Saturday, June 26, 2010

Thanks for all the comments yesterday, everyone!

Now, back to our regularly-scheduled lifetime.

Before we were interrupted by the bad-customer-service tango, we were packing up to leave for camp....

This is a photo of my trailer tack room BEFORE I packed stuff for our week in the wilderness. Lots of stuff, but we actually use most of it.

Willy helped pack the hay. I can do it all myself if I have to (and have done it many times alone), but if there's a herky 17-year-old available, I'm certainly clever enough to ask for help!
We'll be gone a little more than a week, and the horses will be working hard, with limited time available for grazing in camp. That means we need to take THREE bales of hay. The hay takes up so much room, I've learned how to pack everything carefully so I can get to the essential stuff en route if necessary, and still pack the trailer so nothing tips or tumbles.
The camper is kept in a state of readiness, because sometimes we just toss it on the truck and go without much notice. So there's food, water, and clean sheets waiting for me.
Packing my clothes is another story.

I have to pack for two activities: trail work, and actually riding the LD next Saturday.


In addition, I have to pack for warm weather, hot weather, cool weather, cold weather, and wet weather...for both activities.


Weather in the mountains is usually hot during the day and cool at night, but it isn't always predictable, and trying to work in the wrong kind of clothing is really a pain!


Stack #1: outerwear
Hats (there's a rainhat in the camper already), vest, jacket, riding boots, working boots, and flip flops, plus the sneakers that are already on my feet.


Stack #2 : shirts

tank tops (I love the horse-head tank, got it from Kerrits a billion years ago, I wish they'd bring back that design!)

pirate shirts

ride shirts
When I first started riding endurance, I was deeply envious of people who had lots of different ride shirts, because I wanted to ride all those rides, too! Nowadays, I have plenty of ride shirts!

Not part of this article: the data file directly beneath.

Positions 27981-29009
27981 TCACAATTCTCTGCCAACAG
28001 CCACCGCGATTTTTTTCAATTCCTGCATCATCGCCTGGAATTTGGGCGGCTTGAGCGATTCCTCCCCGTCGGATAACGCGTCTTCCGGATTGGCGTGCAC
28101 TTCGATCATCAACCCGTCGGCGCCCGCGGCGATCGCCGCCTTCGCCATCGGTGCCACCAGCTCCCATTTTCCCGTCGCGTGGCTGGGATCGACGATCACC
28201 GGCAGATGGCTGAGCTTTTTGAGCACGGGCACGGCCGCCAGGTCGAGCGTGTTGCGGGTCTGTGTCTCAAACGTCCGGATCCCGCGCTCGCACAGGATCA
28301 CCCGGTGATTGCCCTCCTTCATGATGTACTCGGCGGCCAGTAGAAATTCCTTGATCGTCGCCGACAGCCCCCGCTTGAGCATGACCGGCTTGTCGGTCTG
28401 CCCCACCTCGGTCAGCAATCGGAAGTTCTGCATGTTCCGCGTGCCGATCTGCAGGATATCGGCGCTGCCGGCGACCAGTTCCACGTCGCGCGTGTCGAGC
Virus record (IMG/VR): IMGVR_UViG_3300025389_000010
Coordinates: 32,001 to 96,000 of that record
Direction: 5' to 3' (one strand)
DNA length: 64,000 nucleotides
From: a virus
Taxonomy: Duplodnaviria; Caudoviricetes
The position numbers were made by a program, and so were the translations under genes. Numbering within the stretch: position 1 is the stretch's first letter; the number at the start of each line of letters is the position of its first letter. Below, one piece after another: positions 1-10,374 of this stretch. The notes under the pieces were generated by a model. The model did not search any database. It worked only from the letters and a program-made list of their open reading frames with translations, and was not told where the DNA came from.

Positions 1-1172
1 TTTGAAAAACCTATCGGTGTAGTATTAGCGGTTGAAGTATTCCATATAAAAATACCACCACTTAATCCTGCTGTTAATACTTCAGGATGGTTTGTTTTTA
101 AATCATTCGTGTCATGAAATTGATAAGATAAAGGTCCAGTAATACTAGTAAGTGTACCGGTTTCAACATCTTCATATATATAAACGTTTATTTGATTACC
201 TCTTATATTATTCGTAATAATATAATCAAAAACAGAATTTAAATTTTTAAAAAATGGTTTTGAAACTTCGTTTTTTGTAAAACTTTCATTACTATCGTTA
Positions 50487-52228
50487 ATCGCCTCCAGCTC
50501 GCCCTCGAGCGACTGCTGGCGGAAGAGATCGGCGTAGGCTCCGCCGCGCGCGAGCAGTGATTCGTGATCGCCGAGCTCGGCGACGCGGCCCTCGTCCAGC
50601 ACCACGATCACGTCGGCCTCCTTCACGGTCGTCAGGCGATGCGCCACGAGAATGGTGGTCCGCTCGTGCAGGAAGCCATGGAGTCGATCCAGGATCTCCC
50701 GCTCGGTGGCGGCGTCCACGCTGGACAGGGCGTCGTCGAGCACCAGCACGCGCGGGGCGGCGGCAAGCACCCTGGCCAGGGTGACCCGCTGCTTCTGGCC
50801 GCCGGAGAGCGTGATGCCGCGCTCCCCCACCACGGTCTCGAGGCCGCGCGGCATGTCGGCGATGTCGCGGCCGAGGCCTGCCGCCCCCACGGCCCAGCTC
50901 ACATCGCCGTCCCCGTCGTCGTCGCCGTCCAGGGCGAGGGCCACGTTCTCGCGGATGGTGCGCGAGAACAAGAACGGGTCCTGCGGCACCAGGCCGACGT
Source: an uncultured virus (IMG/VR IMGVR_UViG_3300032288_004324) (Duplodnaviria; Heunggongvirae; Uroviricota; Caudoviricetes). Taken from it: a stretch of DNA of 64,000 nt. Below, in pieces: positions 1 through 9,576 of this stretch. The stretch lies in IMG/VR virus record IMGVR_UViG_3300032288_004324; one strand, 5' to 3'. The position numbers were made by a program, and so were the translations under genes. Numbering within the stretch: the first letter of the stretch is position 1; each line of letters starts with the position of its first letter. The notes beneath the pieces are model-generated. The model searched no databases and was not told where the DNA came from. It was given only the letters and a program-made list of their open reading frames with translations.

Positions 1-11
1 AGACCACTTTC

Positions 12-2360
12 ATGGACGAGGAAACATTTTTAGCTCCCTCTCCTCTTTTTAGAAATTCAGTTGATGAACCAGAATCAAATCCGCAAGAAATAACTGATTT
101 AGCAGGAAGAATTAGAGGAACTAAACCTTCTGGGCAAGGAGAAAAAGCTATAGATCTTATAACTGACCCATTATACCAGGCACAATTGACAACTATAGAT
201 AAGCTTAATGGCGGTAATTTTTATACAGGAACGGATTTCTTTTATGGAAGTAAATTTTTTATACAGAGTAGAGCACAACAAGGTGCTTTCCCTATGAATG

Hawaiian print stuff in case we go into town and I need to look like a tourist instead of a ball of sweaty dirt.


Stack #3 work clothes
Jeans

a billion pairs of socks

flannel shirts

a purple sweatshirt

and Kerrits breeches (polarfleece and summerweight)


I discovered (the hard way, of course) that the Kerrits tights are made of a tougher material than the Carousel tights I use for competitions. Those black tights are probably 10 years old now, and they still haven't snagged or ripped at all, even though I wear them for trail-building every summer. I just wish Kerrits made breeches with padding, especially now that Colleen has stopped making Carousel tights!



Snuggled in with the work clothes are my clothes for ride day:

Carousel breeches (purple stripes, of course!)

and a purple tech-fabric shirt.


Depending on the weather, I might also borrow warmer or cooler layers from the stack of work clothes. Fashion is for dressage divas--endurance riders need to be comfortable!


Okay, I'm packed up and ready--it's time to hitch up the trailer and go!


See you in a week!

Friday, June 25, 2010

In which customer service is mostly underwhelming for cameras

I've put some serious miles on my camera since I bought it last August.
Still, I think this


was a little premature, given that's it's not a year old yet.

It's not a photo of a very black leaf. It's a black blob. Looks sorta like a geoduck, or maybe Mick Jagger's lips. Certainly, it doesn't look like a picture of Mimsy, who was supposed to be the subject of the photograph.

So, yes, the day before we leave for a week in the most beautiful wilderness area on the planet, my camera broke.

Waaaaaaaah!

But, wait. I purchased an extended warranty. I'll just return it to the place I bought it and they'll replace the camera. Easy-peasy?Not.


Stand in line for 10 minutes, check.

Be told by some poor disempowered wage slave that I've stood in the wrong line, and need to go stand in another line, check.